According to papers Reader filed in connection with a sentencing hearing later this month, Maino had received a personal loan for $16,500 in 1997 from Ann Sebastian, securing the loan with a deed of trust. When he sold the property in question in 1999, Sebastian did not receive any of the proceeds.

She presented the deed of trust to the Santa Clara County recorder's office, where she learned it had never been filed and that the information on the document was forged.

Roger MainoThe discovery led to an investigation, turning up eight more victims, including clients, long-time friends and associates, and even a physician and one-time classmate who had treated Maino's wife for cancer.

Three victims invested $375,000 in Mobile Money Corporation (MMC), Maino's check-cashing business. It operated a fleet of six minivans that visited companies on a routine basis to cash payroll checks for employees working for 50 companies based throughout Northern California.

MMC went out of business in late 1999.

Maino told the investors he placed two-thirds of the money in certificates of deposit, which were supposedly used to secure a line of credit to be used in the business. There is no evidence the funds were placed in a CD, and there is evidence that the line of credit Maino used was unsecure, Reader said.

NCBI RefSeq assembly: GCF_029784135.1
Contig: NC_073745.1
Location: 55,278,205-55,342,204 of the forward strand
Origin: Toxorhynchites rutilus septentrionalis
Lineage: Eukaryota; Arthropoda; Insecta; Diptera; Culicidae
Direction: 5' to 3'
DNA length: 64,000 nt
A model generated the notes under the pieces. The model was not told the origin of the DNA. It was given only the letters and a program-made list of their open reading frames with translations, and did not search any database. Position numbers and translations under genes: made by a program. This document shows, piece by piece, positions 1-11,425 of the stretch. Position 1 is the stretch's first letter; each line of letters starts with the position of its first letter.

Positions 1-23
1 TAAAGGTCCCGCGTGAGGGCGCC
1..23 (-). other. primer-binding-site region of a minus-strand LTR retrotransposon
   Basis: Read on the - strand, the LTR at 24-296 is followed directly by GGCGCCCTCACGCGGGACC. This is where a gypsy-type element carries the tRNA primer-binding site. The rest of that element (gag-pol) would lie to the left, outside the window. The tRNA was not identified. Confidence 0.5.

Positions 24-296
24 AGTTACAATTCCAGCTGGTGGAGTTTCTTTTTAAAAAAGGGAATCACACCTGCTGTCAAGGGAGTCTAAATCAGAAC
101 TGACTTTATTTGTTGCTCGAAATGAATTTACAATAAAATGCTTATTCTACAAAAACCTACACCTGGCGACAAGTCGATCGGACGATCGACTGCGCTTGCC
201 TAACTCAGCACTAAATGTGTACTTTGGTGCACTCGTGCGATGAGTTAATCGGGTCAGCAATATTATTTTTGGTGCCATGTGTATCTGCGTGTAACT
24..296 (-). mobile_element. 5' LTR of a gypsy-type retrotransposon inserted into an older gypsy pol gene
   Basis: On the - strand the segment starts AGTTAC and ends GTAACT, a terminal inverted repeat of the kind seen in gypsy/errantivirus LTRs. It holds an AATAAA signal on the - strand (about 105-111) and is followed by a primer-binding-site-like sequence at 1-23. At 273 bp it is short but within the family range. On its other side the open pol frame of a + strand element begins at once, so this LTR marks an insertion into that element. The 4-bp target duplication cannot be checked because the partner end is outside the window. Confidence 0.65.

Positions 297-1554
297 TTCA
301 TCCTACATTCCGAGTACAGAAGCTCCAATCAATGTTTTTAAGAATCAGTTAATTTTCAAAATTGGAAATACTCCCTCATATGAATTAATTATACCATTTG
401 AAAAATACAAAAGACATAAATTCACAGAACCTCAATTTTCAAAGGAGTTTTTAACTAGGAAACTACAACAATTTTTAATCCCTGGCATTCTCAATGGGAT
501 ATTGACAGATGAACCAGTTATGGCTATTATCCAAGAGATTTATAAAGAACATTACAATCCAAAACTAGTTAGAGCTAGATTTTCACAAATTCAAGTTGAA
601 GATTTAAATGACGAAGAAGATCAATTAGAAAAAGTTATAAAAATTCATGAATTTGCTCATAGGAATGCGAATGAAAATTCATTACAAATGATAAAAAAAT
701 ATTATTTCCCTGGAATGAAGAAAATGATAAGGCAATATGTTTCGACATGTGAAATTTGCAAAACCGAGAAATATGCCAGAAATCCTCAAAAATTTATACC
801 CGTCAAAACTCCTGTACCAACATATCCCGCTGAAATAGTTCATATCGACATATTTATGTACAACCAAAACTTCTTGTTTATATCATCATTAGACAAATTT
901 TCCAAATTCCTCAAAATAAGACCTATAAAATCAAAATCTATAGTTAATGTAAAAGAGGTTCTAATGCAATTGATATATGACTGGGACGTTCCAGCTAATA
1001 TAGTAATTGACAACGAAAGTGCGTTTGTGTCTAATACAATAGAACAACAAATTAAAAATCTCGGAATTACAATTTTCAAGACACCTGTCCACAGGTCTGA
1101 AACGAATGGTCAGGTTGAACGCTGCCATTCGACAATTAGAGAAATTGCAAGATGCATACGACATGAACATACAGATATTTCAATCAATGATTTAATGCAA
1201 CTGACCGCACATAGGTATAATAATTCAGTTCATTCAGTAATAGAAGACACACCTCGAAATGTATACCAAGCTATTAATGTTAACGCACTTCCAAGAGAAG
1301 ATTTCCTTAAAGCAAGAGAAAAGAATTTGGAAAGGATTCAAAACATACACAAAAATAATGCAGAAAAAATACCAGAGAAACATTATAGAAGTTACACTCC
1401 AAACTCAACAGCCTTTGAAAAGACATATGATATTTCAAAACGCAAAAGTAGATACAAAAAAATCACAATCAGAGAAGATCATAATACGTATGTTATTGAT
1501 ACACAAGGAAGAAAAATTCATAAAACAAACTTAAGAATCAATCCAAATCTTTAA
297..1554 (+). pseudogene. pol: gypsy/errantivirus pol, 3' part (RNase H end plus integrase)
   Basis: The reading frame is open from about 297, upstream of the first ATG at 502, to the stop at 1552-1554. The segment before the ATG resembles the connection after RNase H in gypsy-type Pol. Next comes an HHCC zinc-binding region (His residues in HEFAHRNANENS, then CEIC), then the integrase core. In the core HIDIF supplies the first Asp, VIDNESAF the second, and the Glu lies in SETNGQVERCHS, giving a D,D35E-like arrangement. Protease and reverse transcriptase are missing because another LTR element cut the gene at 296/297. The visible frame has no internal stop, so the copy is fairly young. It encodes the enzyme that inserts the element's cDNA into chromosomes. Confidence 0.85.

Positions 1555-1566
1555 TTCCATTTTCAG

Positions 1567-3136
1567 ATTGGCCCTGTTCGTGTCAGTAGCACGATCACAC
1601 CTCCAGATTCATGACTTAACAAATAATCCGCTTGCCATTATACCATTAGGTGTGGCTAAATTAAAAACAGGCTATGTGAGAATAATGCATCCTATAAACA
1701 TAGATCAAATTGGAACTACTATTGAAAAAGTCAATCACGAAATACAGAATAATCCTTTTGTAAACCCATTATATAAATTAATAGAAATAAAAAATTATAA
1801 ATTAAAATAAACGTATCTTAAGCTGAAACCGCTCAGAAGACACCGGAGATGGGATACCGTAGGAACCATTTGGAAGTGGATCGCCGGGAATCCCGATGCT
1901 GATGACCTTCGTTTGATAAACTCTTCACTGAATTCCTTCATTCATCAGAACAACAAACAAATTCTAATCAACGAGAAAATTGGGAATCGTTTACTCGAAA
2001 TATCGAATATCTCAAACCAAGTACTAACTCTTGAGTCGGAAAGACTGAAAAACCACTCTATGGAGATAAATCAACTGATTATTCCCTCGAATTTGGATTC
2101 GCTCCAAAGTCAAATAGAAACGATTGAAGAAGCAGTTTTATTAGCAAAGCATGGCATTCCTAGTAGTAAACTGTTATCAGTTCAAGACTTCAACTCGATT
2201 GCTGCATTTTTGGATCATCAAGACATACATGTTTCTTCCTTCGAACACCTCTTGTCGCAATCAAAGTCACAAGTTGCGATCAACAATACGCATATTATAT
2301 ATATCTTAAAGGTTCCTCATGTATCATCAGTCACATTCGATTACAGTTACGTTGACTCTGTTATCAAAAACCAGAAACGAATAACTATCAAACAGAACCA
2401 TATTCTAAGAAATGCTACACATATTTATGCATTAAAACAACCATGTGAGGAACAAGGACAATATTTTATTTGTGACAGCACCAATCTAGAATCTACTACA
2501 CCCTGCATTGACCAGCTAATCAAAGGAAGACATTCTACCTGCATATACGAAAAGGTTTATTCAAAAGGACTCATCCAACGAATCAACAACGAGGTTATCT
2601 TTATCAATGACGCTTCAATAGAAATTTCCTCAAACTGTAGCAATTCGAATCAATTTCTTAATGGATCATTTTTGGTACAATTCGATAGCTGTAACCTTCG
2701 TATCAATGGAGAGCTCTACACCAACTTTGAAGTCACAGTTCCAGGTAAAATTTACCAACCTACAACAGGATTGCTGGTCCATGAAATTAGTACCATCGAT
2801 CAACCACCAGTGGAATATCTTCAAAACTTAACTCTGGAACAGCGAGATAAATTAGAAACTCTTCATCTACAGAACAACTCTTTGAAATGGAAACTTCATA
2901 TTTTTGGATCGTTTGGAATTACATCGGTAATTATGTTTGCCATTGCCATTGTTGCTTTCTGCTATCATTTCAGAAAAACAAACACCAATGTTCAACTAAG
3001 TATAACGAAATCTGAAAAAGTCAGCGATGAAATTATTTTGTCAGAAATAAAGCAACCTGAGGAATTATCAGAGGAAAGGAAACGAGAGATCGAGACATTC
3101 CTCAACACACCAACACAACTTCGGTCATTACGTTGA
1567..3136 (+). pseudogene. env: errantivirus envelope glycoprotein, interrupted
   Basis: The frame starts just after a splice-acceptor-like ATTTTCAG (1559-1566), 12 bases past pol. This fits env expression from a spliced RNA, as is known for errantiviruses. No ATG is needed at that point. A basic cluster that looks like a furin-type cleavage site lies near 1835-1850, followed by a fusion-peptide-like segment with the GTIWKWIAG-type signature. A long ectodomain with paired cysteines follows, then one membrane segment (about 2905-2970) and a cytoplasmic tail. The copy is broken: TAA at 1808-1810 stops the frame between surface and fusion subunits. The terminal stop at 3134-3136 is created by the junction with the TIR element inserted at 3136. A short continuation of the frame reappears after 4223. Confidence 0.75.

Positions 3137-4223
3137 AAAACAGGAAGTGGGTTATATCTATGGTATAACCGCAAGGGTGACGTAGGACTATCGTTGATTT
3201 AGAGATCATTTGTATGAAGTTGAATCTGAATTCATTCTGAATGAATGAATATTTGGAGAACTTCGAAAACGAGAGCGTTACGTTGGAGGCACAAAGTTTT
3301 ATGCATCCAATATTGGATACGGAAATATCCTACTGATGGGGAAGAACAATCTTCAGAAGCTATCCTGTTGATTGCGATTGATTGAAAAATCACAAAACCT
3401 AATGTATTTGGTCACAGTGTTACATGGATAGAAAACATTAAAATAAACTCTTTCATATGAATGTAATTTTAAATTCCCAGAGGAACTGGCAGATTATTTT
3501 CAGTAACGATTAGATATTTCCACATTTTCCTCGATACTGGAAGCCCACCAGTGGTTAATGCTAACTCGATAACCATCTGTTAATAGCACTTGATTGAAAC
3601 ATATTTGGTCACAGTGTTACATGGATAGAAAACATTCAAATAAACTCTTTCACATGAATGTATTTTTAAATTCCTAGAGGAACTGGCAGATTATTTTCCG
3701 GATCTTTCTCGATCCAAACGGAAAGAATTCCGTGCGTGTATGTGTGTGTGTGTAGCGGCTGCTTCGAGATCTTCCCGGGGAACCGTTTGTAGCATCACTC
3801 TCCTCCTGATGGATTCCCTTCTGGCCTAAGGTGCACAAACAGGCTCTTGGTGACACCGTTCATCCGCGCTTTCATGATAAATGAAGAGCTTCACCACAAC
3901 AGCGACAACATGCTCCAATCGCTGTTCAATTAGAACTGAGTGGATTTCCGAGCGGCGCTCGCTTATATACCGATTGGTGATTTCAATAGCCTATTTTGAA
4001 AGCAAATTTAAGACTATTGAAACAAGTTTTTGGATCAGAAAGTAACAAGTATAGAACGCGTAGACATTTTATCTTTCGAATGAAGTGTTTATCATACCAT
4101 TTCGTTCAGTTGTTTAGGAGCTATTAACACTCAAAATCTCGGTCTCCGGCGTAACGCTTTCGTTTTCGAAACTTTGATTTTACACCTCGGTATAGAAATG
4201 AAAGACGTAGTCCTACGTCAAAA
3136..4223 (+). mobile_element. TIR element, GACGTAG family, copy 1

A couple who had invested $150,000 sought to get their money back, and Maino gave them a forged deed of trust on his home in Los Gatos, Reader said, adding that his technique was similar to that used with Sebastian.

Two other investors gave Maino $150,000 and $75,000 respectively and were repaid late or only partially repaid.

An elderly couple who loaned Maino $25,000 received a deed of trust on his home in La Quinta to secure the loan. When Maino failed to repay the loan, the couple's attorney tried to foreclose on the property but learned Maino filed the deed in Santa Clara County rather than southern California.

The attorney then learned Maino signed the deed as an individual when it was actually in a living trust and had to be signed by Maino's wife as well. Maino offered to negotiate the terms of the loan by offering to sell the couple an investment in MMC.

He embezzled client trust funds from three other clients and without their authorization made payments to Mobile Money.

Reader said Maino took $25,000 entrusted to him by a client who wanted to make a down payment on a bar. More than $52,000 from another client's living trust was withdrawn "for questionable purposes," although Maino did apply that amount towards a down payment on a home his client bought. He also spent $150,000 of $1.1 million he was holding for a corporation for whom he was general counsel.

In all three cases, Maino used most of the money to make unauthorized payments to Mobile Money.

He also stole $35,000 from a small family business he represented as corporate attorney. The funds were to be used to settle a lawsuit. The money gone, he could not complete the settlement. Maino later sent additional legal bills to the company, which Reader described as "nothing more than not-so-cleverly disguised thefts, representing [Maino's] ill-gotten gains as a result of his 'churning' his client's account."

Maino is due to be sentenced April 20, and although he received a guarantee of no state prison as part of his plea agreement, Reader will ask that he spend 12 months in the county jail and complete restitution of about $79,000 to his victims.